Flat roofing is an entirely different strategy from steep roofing. While steep roofing is a shedding system, flat roofing is a watertight skin or membrane that is formed over the top of the building. If you think of a steep roof as an umbrella, houses with flat roofs don't use umbrellas but use wet suits (or to be more accurate, dry suits). Since we have a different approach, there is an entirely different set of materials, installation methods and conditions to look for.
Although we generically call these flat roofs, more correctly they should be described as low-sloped roofs. Roofs should never be flat. They should drain water. The drainage system can be gutters and downspouts, centrally located roof drains and/or scuppers (drainage openings through walls, including parapet walls).
Water ponding is a common problem with flat roofs
The functions of a flat roof
The perfect flat roof would –
- keep water out
- last the lifetime of the building
- not pose any fire threat (during or after installation)
- be strong enough to walk on, move equipment across and be suitable for attaching equipment to
- control heat loss and heat gain from the building
- add to the architectural appeal of the building
- be inexpensive
No one has come up with the perfect roofing system yet. Every roof system keeps the water out, at least most of the water, most of the time. Most flat roofing systems do well if they last 20 to 30 years. Most will contribute to, rather than control, a fire. Installing asphalt-based systems (including built-up and modified bitumen) creates the risk of starting a fire while being applied.
Roofs are not durable with respect to foot traffic and equipment traffic. While equipment can be attached to roofs, this creates vulnerable spots. Most roofing does not help much with either heat loss or heat gain. Most flat roofs are expensive and are not considered attractive.
We will discuss briefly two of the most common flat roof systems used in residential applications: built-up and modified bitumen.
Built-up roofing has only been around since the mid-1800s. People have known for several centuries that bitumens have waterproofing and adhesive qualities.
However, it wasn't until the last half of the 19th century that asphalt was in excess supply (because of the asphalt products used in making roads).
The base of an asphalt built-up roof is the felts. These felts are fibrous materials saturated with asphalt (or coal-tar pitch in older systems). The felts traditionally were made from byproducts of the paper, wood and cloth manufacturing industries. These organic (rag or cellulose) felts have been common.
Felt and asphalt not enough
Roofing membranes made up of felts and mopped-in hot asphalt will not last anywhere near 20 years without additional protection. Asphalt is a good water-proofing material, but it is susceptible to rapid deterioration when exposed to the ultraviolet rays of the sun. The volatiles are boiled out of the asphalt, leaving it brittle and weak.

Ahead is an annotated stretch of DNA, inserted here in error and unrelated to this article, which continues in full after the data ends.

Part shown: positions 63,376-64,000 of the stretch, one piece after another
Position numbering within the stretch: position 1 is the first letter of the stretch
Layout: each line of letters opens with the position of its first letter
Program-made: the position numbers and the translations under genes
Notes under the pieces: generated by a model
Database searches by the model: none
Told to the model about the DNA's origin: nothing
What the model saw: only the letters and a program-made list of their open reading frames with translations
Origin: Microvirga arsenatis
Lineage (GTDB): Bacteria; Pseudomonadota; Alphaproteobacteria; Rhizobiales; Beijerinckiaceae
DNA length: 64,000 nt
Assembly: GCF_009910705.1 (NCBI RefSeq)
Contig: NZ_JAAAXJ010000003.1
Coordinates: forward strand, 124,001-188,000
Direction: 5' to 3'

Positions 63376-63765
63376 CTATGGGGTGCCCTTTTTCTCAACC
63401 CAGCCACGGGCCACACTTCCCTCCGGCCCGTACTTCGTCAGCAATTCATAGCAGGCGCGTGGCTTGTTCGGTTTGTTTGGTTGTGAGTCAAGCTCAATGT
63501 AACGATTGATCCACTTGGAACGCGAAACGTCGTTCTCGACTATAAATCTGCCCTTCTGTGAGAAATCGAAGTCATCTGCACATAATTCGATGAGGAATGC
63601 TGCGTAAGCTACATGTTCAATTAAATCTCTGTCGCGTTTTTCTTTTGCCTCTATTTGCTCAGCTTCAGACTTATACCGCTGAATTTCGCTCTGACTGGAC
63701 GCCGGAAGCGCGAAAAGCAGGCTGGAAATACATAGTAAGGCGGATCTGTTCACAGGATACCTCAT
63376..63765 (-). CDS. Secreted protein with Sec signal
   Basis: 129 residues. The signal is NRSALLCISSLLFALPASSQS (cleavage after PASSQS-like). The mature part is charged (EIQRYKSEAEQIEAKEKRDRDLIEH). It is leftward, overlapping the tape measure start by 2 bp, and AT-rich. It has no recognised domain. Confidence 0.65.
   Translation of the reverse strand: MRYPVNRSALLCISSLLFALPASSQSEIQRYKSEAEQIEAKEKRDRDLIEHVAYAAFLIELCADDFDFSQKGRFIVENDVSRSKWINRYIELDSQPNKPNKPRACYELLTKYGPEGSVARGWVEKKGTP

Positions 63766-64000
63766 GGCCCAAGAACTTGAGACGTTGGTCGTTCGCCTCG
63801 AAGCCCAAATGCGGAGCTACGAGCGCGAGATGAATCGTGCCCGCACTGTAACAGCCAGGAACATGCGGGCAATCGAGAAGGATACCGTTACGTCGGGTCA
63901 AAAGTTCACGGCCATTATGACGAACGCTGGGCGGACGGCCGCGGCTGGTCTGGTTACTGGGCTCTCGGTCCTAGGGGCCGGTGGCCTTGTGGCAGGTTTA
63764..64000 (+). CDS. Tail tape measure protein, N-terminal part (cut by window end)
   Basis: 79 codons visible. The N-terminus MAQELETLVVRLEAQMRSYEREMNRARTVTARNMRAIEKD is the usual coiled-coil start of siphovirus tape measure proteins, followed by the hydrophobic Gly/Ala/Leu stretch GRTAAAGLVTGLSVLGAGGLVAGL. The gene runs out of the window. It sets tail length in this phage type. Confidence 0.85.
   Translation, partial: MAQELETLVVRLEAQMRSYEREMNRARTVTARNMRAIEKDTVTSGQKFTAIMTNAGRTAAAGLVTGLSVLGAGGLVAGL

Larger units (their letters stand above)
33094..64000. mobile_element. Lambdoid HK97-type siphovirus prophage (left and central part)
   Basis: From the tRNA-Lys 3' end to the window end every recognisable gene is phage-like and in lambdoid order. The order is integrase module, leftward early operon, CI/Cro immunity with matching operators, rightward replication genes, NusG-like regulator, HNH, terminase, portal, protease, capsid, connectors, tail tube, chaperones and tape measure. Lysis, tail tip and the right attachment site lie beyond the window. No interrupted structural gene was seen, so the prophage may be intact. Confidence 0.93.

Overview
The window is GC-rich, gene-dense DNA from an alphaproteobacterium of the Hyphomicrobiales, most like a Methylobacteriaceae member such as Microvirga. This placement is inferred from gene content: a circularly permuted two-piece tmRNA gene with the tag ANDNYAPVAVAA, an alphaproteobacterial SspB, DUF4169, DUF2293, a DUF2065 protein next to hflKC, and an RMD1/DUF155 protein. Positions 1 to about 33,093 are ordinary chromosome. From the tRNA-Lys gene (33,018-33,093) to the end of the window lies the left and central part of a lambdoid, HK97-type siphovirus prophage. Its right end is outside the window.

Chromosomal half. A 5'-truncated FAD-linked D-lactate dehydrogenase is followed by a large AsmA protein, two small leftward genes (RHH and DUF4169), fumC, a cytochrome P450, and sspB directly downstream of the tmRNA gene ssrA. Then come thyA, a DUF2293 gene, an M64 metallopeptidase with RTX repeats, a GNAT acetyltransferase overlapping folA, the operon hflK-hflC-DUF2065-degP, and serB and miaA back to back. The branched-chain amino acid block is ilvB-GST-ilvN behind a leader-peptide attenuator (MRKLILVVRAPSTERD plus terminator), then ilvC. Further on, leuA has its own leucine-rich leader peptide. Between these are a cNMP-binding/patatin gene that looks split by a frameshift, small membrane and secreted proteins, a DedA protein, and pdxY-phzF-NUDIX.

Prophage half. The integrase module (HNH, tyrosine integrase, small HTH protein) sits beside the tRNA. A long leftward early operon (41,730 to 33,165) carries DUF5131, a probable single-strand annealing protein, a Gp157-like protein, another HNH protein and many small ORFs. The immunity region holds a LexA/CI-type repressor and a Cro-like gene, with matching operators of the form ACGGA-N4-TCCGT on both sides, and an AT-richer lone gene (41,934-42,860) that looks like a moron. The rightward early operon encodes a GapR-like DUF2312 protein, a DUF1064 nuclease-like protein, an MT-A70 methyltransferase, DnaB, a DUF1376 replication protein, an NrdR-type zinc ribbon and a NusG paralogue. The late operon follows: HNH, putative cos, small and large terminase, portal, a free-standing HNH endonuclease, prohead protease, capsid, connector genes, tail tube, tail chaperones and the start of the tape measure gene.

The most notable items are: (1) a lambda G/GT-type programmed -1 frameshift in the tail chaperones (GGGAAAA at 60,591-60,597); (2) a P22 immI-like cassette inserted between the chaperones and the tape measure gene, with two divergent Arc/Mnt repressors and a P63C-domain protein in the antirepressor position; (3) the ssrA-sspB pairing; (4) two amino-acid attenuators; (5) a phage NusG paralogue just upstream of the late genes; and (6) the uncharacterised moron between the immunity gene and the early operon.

Consequently, built-up roof membranes must be protected from ultraviolet light. The traditional protection, called aggregate, may be asbestos, marble, rock slag, gravel or crushed stone. This gravel (as it's usually called) is embedded in a flood coat of hot asphalt that has been mopped onto the top of the membrane. The flood coat of asphalt holds the gravel and also is a waterproofing layer. It is the primary defense for the felts below. None of the felts should penetrate the flood coat since exposed felts will wick water down into the roofing membrane.
Roof membrane problems include –
- old/worn out
- mechanically damaged
- multiple layers
- no protective surface (e.g., gravel or paint)
- gravel erosion
- ridging and fishmouths
- membrane movement/splitting
- debris or storage on the roof
- exposed felts
Blisters and loss of gravel on a built-up roof
Modified bitumens or polymer-modified bitumens or "mod bit," as it is frequently called, has been used for both low-sloped (flat) and steep roofing since about 1975. This is an asphalt-based product with additives to enhance its strength and flexibility and to reduce the tendency of the asphalt to flow at high temperatures.
The product sometimes is referred to as rubberized asphalt and can be applied in liquid form or in sheets. We will restrict our discussion to the sheet form, which is almost exclusively limited to residential applications.
Protection From Ultraviolet Light
Many of the early applications were done with no ultraviolet protection and, in some areas, this still is a common installation technique. Recently, it has become more common to provide ultraviolet protection in the form of the following:
- a granular surface (like the one on asphalt shingles)
- liquid-applied latex coatings (e.g., latex or reflective asphalt)
- foil surfaces (typically aluminum or copper)
- ballasted (not common residentially)
There are three common installation methods:
- torched-on (sometimes called heat-welding)
- mopped-in with hot asphalt
- peel and stick
Residentially, modified bits typically are installed in a single-ply system. Some higher-quality installations are two-ply. Occasionally, a single-ply modified bit sheet will be laid over two or three plies of felts impregnated with asphalt. This, however, is rare.
Problems to watch for on mod bit roofs include:
- old/worn out
- openings at seams and flashings
- surface cracking
- loss of granules
- slippage of the membrane
- punctures or tears
- installation problems
Membrane slippage and an open seam on a mod bit roof between two sloped roofs
We have introduced the concept of flat roofs and outlined two common forms of flat roofing systems. We also listed some of the common conditions found during home inspections on these roofs. You can find more details about other material types and common deficiencies, as well as strategies for inspecting them in the ASHI@Home training program.